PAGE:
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Young researchers lit up the sky at Winchester Science Centre and Planetarium for a glittering film premiere and awards ceremony to celebrate their achievements.

Hosted by local radio star Zoe Hanson, the red carpet event shone a spotlight on the work of LifeLab’s Young Researcher Training Programme and its Youth Panel.

LifeLab is a unique research-based educational programme that empowers children and young people to understand the science behind their health, and to inform the choices they make for their own lives – for their health now, in the future and for their future families.


And the young people, all aged between 14 and 17, are employed by the University of Southampton to research the issues that matter most to them.

The films premiered at the event are part of an initiative called the Young Researcher Training Programme which was initially developed through the Pathways to Health Project.


The films were devised by young people to empower others their age to define and conduct their own research projects.


In the short videos - filmed by local agency RCM - the young people took centre stage to devise, script, act in and direct these videos, to introduce and explore important issues in the field of research such as ethics, methods, and data analysis, bringing these topics to life with their own unique energy, fun and humour.


LifeLab was created by the University of Southampton in collaboration with the NIHR Biomedical Research Centre and University Hospital Southampton, where it is based, and will celebrate its 10th anniversary this summer, having welcomed more than 15,000 students through its doors.


LifeLab Programme Director, Dr Kath Woods-Townsend said: “This was a wonderful celebration of the work of the young people.

“I am constantly amazed by the extraordinary young people we work with. They are the teenagers you walk past in the supermarket, the young people you see hanging out at the bus stop, the teens meeting in the park and the students you walk past in the school or college corridors.

“They are all extraordinary and it’s up to all of us to work together, with them, to make sure their futures are as bright as possible.”

The event also saw the launch of LifeLab’s vaping resources toolkit which was co-created with the Youth Panel to help schools and youth organisations tackle the issue of vaping and its possible health impacts. LifeLab is making these resources available free of charge to organisations who feel they could benefit.


An awards ceremony brought the evening to an end, with categories celebrating the young people’s flair for research and communication skills, as well as others that honoured best catchphrase and best facial expressions.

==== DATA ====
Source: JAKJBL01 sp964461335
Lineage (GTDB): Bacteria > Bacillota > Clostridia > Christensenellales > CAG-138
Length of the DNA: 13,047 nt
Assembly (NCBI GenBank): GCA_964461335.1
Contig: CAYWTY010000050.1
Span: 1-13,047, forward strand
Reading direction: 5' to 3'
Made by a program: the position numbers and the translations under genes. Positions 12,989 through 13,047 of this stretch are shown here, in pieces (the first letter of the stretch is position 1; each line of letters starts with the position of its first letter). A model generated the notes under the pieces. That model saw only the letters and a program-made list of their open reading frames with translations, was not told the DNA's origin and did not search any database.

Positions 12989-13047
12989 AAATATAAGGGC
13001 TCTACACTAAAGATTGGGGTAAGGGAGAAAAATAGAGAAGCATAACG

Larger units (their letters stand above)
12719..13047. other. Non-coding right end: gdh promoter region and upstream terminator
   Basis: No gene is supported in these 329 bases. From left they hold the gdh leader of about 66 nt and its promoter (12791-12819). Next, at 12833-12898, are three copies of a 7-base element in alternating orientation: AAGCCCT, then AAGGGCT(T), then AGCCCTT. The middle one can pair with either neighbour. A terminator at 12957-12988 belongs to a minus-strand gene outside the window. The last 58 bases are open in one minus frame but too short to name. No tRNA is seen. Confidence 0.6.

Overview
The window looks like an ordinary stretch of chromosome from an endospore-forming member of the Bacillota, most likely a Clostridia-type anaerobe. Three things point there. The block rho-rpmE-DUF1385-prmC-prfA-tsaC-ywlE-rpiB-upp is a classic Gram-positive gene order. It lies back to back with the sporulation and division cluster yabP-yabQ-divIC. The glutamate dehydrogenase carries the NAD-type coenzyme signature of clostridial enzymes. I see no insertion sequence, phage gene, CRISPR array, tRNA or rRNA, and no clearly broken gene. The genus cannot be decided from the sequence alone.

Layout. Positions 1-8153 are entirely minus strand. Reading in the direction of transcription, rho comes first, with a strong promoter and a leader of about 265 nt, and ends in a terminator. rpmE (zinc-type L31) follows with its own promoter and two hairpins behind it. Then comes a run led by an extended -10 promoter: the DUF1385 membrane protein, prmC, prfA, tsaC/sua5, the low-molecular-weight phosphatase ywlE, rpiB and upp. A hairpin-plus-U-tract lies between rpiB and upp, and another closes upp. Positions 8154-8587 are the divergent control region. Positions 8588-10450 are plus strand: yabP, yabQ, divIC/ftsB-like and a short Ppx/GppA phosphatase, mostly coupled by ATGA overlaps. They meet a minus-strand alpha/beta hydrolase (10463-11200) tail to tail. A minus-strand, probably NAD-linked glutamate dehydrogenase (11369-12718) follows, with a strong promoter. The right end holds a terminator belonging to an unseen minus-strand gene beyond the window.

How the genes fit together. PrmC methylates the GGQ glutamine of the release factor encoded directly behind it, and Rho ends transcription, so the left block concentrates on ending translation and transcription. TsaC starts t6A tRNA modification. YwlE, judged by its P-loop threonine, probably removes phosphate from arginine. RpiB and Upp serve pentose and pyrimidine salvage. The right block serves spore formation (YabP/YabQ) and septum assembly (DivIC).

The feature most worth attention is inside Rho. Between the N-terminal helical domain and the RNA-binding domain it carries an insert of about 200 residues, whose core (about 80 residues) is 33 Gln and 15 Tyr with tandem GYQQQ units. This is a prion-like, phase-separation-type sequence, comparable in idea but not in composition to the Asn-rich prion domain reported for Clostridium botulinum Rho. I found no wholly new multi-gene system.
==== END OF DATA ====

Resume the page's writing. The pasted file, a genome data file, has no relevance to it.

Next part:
The Star of the Night award was voted for by audience members, including representatives of the University of Southampton, the NHS, Southampton City Council, youth organisations, including the Centre for Education and Youth, and teachers from schools and colleges across the region. The award was won by Vishaan Vohra, a student at Barton Peveril Sixth Form College.

Young researcher Evan Bartlett said: “I think this project has been a really great opportunity that I feel very fortunate to have been part of, from the way it has allowed me to develop certain skills in a comfortable group setting, to the new friends I have made as a result.

“I believe it is really beneficial to have young people develop the resources that other young people will be working from as it will be easier to understand and the videos especially easy to relate to as they are fun and engaging.”

Lacey-Paige Gascoigne added: It was a place for me to be heard and made me feel more independent and confident in myself, it has taught me things that will help later in life and finally it has helped me make friends that I would have never met.”

Find out more about LifeLab and how to get involved on LifeLab Online

Discover more about the Vaping Resources Toolkit and how to access it here

Find out about the Pathways to Health Project here

The Young Researcher Training Programme has been funded by LifeLab, the NIHR Research Support Service, the NIHR-funded EACH-B programme, Southampton Institute for Arts and Humanities, the UKRI-funded Pathways to Health project, the Regional Innovation Fund and the Policy Fund, both from the University of Southampton and the Widening Participation and Social Mobility Directorate, University of Southampton.


Notes to Editors

As part of its work, LifeLab employs young people through its Youth Panel to conduct research into the issues that matter most to them. The Young Researcher Training Programme was co-created with young people and consists of 12-weeks’ worth of resources to help young people understand how research is defined, conducted and delivered. The programme includes presentations, lesson plans, worksheets and independent tasks. Resources are accompanied by nine educational videos, led by young people, covering topics such as research ethics, research methods and data analysis. Within the resource pack there are also scientific profiles, which outline a multitude of STEM careers and personal stories about how specific scientists got to where they are today.